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Whiz Kid: Gia Antolini: Video

Without any sheet music in front of her, this little pianist plays her heart out.

 

Sixth grader Gia Antolini, 11, is a study of focus and intent as she plays Frederic Chopin's Prelude Op. 28 No. 20" and "Sonatina in C Major" by Muzio Clementi.  The dainty young girl sits down at the piano, and without any sheet music, plays both pieces with enthusiasm and poise.

 The young Bethel resident won the Bethel Middle School Chopin Piano Competition held on March 8, 2012 at Bethel High School.  Playing without sheet music was a requirement of the competition between Bethel's 6th, 7th and 8th grade musicians, most of whom had at least some formal training. Students were given only a few months to learn the same mandatory Chopin piece, and they were also able to choose a second selection of classical music of their own to perform for the competition.

 “The competition was hard but fun at the same time,” Gia said, noting that she also is studying the violin at school.

 Her mother, Paula Antolini said that the students were not allowed to hear the other students perform during the cpmpetition, but she also said, “Bethel has so much art talent in it. Mr Rombilus runs the music program and he is amazing.”

 Gia has been studying the Suzuki method since she was three years old. One of her teachers, Helen Malyszka, director of the Suzuki Talent Education School, talked about Gia, “She is a good student, and she works hard, and a lot of our students work hard. The parents become the home teacher.  If the parents are enthusiastic, then the children are. Not every child wants to practice, but Paula, her mom, has the enthusiasm, so that's why Gia has it.”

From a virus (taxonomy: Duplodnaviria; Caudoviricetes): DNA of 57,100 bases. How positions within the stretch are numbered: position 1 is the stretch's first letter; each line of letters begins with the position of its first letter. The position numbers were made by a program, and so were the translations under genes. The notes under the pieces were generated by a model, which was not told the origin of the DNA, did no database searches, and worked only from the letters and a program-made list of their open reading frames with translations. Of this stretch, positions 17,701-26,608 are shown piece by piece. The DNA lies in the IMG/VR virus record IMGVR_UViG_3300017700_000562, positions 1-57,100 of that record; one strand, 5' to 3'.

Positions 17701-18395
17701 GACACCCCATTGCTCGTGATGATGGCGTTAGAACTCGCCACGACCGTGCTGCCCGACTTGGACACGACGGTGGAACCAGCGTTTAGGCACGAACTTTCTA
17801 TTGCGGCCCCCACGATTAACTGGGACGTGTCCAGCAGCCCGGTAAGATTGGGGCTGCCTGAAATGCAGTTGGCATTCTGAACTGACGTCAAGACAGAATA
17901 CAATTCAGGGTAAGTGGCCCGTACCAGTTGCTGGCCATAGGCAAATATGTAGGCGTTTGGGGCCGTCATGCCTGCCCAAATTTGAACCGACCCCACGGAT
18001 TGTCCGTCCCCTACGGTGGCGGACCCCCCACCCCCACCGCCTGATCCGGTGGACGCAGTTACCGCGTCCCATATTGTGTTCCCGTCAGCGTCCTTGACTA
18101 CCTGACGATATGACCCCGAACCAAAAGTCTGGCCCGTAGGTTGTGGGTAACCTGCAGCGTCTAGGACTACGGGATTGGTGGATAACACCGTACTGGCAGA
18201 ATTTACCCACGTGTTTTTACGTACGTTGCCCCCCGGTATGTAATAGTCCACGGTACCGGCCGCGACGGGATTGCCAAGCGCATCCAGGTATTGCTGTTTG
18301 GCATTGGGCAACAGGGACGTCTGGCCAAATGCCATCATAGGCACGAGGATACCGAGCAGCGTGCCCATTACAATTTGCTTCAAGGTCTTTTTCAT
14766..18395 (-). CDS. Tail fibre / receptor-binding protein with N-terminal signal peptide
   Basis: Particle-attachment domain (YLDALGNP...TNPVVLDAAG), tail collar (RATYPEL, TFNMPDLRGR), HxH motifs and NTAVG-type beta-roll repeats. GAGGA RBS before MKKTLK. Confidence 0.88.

Gia thinks there is another reason. “Playing piano allows me to express my feelings. When I made a mistake....,” Shaking it off, she said, “Honestly every one made a mistake,” she smiled, forgiving herself. “This was my first competition, and I was really looking forward to it. I didn't hate it, it was really fun.”

 Besides the piano, Gia runs track and field, and is weighing the options between growing up to become a teacher or an archeologist. “I don't really know what I want to be. It changes day by day,” she added.

 Whatever she does decide, her straight As (“Hopefully,” she noted) and her well trained ear should carry her far.

 Paula said, “Suzuki is not just about the music, they help you look at how to raise a good child, with praise. The process is so much between the child and parent. The parent takes notes, and it becomes something you do together.” 

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